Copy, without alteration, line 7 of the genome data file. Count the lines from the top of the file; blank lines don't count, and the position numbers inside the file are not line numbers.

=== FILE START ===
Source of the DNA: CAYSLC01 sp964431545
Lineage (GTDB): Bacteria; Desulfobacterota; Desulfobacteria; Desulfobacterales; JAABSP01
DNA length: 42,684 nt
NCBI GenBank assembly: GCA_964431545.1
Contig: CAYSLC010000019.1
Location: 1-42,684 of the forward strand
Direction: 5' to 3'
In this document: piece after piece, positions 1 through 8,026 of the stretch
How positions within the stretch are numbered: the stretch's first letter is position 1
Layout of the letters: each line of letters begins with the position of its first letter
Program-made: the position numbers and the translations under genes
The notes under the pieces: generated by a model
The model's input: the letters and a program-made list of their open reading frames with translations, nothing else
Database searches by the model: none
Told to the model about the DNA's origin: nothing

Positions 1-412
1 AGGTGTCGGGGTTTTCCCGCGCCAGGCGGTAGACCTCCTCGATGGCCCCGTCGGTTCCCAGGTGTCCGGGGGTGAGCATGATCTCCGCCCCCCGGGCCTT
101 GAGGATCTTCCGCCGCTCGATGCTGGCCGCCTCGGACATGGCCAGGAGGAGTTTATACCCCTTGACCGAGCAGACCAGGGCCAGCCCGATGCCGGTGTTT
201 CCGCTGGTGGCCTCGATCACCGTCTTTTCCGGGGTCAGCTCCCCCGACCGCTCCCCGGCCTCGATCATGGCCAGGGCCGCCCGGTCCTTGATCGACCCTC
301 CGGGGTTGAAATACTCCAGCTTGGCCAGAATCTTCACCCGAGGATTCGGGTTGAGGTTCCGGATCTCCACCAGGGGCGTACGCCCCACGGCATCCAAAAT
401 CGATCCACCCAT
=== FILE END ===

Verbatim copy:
Direction: 5' to 3'